Buying an air ticket for Rs999? Here’s what you need to know

What triggers a flash sale?

Airline seats are the ultimate perishable commodity: once the aircraft departs, the empty seat’s revenue is lost forever; the seat cannot be put into inventory, like a bar of soap, for example, to sell another day. An airline cannot easily change the size of the aircraft (its production unit) based on demand. Switching off the production line for airlines essentially means cancelling flights for commercial reasons, which is not a good practice. Therefore, airlines are constrained in what they can do to manage capacity and match it to demand. This prompts the creation of complex revenue and inventory management systems, and the use of tools such as flash sales. These ensure fewer units produced in a fixed production line go unsold.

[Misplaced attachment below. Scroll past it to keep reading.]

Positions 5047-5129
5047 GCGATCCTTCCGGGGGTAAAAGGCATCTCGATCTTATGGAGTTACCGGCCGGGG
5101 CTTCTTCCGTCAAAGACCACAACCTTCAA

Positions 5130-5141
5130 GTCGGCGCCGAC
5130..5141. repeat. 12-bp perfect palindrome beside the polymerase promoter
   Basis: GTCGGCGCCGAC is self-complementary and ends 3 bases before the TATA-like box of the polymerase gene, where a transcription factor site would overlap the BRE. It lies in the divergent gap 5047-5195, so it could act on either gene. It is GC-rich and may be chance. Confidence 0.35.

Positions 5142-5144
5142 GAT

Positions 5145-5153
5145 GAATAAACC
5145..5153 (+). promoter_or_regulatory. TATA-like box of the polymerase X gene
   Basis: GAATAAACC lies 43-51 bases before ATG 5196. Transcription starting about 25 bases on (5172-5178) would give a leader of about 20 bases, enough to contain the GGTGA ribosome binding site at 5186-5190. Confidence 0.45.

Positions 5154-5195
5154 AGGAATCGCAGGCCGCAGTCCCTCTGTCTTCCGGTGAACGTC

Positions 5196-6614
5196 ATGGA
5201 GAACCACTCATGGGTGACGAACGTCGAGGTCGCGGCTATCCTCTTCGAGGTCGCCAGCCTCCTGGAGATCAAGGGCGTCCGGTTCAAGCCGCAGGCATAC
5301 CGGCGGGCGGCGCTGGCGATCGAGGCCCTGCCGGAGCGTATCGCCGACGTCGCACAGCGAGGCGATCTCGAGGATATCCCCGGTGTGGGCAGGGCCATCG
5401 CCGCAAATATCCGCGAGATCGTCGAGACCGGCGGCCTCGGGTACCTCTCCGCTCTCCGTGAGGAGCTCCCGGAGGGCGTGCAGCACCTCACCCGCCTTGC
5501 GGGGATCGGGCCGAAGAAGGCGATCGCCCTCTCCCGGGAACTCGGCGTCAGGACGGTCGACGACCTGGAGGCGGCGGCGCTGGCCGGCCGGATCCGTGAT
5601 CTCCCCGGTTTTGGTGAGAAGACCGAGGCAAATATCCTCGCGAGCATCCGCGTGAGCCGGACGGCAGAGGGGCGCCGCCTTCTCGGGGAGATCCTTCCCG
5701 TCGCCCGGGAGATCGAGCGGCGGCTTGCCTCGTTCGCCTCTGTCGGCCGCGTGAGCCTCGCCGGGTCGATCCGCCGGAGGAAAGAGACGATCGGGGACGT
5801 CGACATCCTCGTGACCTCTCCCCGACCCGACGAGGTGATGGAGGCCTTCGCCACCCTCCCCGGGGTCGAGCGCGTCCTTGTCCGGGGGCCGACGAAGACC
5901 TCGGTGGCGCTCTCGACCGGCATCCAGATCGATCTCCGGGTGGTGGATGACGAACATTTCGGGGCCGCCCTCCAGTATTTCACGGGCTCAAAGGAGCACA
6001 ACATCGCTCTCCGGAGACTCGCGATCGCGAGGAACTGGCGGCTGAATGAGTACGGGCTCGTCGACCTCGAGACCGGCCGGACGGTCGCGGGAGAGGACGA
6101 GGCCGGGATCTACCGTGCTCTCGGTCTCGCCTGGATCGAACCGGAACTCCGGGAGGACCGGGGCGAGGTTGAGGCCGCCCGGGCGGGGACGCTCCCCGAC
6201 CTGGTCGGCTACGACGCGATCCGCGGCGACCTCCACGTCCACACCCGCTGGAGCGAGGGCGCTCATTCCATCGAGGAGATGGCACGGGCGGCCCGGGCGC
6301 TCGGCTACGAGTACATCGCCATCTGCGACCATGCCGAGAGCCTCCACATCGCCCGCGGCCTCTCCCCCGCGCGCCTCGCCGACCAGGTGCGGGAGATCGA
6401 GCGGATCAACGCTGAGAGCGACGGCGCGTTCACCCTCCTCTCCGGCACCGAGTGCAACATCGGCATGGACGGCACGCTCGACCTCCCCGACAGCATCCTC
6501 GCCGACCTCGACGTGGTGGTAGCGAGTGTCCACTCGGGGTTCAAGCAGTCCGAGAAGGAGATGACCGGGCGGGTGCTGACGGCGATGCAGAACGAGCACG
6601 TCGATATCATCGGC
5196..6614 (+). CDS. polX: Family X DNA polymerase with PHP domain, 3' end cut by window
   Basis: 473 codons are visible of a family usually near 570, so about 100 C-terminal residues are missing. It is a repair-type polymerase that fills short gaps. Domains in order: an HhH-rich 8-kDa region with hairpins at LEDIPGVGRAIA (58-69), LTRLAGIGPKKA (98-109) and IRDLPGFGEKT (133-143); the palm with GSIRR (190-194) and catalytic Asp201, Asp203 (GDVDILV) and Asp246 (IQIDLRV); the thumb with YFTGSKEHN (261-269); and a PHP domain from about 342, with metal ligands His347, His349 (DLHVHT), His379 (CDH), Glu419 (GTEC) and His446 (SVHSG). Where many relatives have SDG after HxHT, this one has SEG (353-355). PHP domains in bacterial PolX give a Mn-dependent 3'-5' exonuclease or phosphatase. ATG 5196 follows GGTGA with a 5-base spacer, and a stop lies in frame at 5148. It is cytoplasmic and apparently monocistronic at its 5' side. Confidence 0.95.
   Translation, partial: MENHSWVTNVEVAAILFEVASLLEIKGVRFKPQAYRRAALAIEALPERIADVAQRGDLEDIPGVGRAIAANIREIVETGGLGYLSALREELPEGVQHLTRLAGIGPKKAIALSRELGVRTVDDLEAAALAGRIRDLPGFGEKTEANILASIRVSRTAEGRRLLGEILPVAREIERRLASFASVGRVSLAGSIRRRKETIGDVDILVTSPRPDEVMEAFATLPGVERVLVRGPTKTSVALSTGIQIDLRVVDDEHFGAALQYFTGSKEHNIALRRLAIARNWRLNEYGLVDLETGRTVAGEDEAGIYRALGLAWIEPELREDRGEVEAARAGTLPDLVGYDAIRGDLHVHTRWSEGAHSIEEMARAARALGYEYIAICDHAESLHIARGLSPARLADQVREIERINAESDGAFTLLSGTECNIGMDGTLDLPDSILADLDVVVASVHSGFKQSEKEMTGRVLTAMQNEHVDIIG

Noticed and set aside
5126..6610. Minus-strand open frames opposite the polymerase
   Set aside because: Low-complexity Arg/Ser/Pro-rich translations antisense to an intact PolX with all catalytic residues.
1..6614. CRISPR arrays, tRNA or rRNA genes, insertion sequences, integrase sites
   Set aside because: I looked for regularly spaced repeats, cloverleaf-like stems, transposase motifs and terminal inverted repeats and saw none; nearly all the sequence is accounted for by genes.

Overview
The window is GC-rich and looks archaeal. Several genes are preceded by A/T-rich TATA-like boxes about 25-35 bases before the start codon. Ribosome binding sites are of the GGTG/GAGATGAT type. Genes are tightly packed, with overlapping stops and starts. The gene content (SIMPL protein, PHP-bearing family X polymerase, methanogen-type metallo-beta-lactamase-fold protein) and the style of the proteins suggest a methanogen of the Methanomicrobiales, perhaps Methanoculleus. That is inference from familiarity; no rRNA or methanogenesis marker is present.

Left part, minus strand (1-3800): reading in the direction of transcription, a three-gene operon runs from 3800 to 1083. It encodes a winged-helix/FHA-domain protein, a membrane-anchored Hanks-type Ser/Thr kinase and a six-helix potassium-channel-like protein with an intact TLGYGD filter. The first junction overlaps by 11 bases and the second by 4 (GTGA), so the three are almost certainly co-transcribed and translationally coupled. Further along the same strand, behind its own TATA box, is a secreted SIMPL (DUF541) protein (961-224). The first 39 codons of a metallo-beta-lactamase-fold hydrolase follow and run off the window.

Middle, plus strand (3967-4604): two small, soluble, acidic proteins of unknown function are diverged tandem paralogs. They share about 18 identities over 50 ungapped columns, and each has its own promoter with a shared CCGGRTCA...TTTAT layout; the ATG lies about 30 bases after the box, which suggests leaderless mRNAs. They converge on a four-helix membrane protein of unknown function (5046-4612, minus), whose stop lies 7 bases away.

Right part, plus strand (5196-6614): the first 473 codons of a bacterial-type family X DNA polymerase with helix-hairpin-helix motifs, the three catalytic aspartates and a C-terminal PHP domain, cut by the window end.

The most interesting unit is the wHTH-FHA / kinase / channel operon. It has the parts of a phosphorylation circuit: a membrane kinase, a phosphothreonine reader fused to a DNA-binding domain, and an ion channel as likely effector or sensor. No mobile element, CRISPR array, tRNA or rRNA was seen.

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Are flash sales offered to generate working capital for airlines?

Perhaps, but not always. Stimulating fares are an international practice. There is, of course, a school of thought that airlines, like any other industry, are selling products (tickets) to generate revenues, which are then used to pay bills. “When budget airlines abroad do it… it is okay, but it’s not okay if a low-fare airline brings this approach to India? Regardless of the cost position in India (which is high), these advance purchase sales generate incremental revenues, therefore are a positive and help defray more of the costs,” said an executive from a low-fare airline who did not want to be identified. That said, flash sales by some of India’s cash-strapped airlines seem driven by a desire to raise working capital.

How does a flash sale work?